C21st Gods #1

Another book that spent so long in development hell that I'd essentially given up on it by the time it finally shuddered into life, C21st Gods found its artist and publisher pretty much simultaneously - and suddenly my poor, deceased comic book project was alive and kicking.  And not only that but the publisher was Rosarium, one of the boldest, most exciting indy presses out there, and the artist was Anthony Summey, who turned out to be the perfect fit: not many people could nail both the horror and science-fiction elements of a comic that's called C21st Gods for very good reasons.

Those reasons are going to become a great deal more apparent this year, when we get to the second two issues of the mini-series and start drifting further away from Lovecraft pastiche and nearer to - well, talking a little more about the twenty-first century, I suppose, its gods and its horrors.  But in the meantime, issue #1 is definitely the place to start, what with it being the first issue and everything.


I suppose that, while we're hear, it would be remiss not to mention the short stories I had out in 2016 - especially given that, now that I add it all up, 2016 was a heck of a good year for short fiction coming out.  New stories-wise, I had (in no particular order) my Lovecraftian military horror Great Black Wave in Nightmare, dark fantasy tale The Magpie of Souls in Cosmic Roots and Eldritch Shores, weird SF story Team Invasion at Liminal, my crime debut Step Light in Alfred Hitchcock Mystery Magazine, and more horror in the impressive Mysterion anthology (Golgotha) and the most recent issue of Pantheon magazine (Knock, Knock.)  As for reprints, those were split nearly between Digital Fiction PublishingDancing in the Winter Rooms, Passive Resistance and Black Horticulture - and exciting new market Great Jones Street, who took Jenny's Sick, Great Black Wave, Ill-Met at Midnight and A Killer of Dead Men.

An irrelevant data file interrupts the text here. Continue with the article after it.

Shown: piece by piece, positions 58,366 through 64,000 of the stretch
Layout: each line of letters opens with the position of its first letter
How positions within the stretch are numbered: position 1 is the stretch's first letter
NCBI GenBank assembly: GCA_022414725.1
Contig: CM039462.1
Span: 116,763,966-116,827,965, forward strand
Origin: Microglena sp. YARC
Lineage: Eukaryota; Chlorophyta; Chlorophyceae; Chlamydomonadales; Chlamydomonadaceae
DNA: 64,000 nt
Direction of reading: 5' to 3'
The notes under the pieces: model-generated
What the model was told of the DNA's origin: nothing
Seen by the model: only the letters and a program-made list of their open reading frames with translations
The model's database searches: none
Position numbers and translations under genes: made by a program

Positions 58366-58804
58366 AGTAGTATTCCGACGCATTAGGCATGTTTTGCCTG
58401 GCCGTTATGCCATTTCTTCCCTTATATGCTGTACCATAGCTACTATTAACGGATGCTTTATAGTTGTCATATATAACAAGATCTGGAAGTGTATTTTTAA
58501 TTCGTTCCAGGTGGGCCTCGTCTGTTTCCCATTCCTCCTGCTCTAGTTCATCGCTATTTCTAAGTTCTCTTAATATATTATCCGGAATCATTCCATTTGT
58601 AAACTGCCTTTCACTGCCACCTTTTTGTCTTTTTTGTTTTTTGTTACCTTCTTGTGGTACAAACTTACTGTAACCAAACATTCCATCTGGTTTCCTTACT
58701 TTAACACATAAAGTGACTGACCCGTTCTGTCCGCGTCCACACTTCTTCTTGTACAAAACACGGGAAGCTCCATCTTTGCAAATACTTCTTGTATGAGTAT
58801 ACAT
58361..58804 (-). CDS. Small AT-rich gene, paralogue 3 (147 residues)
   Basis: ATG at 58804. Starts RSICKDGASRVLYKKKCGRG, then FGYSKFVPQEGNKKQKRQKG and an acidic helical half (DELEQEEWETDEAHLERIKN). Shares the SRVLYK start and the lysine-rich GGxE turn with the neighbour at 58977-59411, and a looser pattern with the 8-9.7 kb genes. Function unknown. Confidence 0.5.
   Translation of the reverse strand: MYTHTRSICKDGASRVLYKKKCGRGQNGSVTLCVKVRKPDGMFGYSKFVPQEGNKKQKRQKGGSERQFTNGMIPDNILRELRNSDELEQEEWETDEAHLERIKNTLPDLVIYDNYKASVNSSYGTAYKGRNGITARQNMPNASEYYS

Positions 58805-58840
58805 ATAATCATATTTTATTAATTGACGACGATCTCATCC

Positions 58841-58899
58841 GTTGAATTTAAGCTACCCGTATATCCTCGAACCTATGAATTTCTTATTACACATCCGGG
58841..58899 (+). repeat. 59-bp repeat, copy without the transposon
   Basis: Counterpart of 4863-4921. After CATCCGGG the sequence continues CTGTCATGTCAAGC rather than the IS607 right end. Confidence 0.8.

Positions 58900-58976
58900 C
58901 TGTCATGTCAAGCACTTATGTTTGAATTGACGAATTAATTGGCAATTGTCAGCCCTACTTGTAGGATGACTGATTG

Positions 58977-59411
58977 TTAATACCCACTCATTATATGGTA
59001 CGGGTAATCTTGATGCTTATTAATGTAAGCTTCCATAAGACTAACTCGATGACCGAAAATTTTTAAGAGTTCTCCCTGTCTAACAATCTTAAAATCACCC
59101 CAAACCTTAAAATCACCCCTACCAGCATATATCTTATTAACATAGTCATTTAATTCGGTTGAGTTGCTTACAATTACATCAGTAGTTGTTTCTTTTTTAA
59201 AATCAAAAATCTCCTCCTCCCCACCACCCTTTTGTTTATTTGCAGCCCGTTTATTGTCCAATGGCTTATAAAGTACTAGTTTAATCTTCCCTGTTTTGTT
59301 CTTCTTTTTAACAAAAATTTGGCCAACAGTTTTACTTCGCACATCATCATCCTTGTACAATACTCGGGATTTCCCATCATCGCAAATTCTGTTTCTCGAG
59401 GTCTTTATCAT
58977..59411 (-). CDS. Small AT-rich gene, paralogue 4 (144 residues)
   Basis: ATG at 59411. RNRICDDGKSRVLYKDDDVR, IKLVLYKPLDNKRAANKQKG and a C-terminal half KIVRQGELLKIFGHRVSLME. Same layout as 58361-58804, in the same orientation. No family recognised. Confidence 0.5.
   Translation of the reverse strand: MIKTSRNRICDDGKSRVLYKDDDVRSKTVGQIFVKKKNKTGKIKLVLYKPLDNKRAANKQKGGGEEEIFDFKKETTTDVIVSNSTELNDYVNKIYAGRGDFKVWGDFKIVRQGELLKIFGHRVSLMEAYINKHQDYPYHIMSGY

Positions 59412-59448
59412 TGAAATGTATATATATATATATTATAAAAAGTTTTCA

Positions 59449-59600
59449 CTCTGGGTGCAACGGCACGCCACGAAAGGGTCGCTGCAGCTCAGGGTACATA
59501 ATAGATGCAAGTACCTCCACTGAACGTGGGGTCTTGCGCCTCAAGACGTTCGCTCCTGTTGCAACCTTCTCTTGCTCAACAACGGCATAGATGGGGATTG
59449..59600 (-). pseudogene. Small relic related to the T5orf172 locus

Phew!  That turned out to be more of a list than I remembered.  Okay, I feel a little better about 2016 now.

But only a little.

Friday, 23 December 2016

Five Anime Shows For Fans of the Black River Chronicles

Anyone who's visited my blog will probably have noticed that I'm a big fan of anime, and that enthusiasm was a small but meaningful element that went into crafting The Black River Chronicles: Level One.  After all, Dungeons & Dragons has made its way to Japan just as it has to pretty much everywhere, and Japan has been feeding its own interpretations of D&D-styled fantasy back to the West ever since.  So if you're someone who's enjoyed both Level One and anime, or if you like the former and have been thinking about dipping a toe into the latter, then I'm confident in recommending any or all of the following:

Little Witch Academia

If you thought Black River had an irresponsible attitude to sending students into potentially fatal situations then you haven't seen anything yet: welcome to Luna Nova Magical Academy, where the teachers apparently think nothing of having a dungeon in the basement full of actual monsters, up to and including the occasional dragon.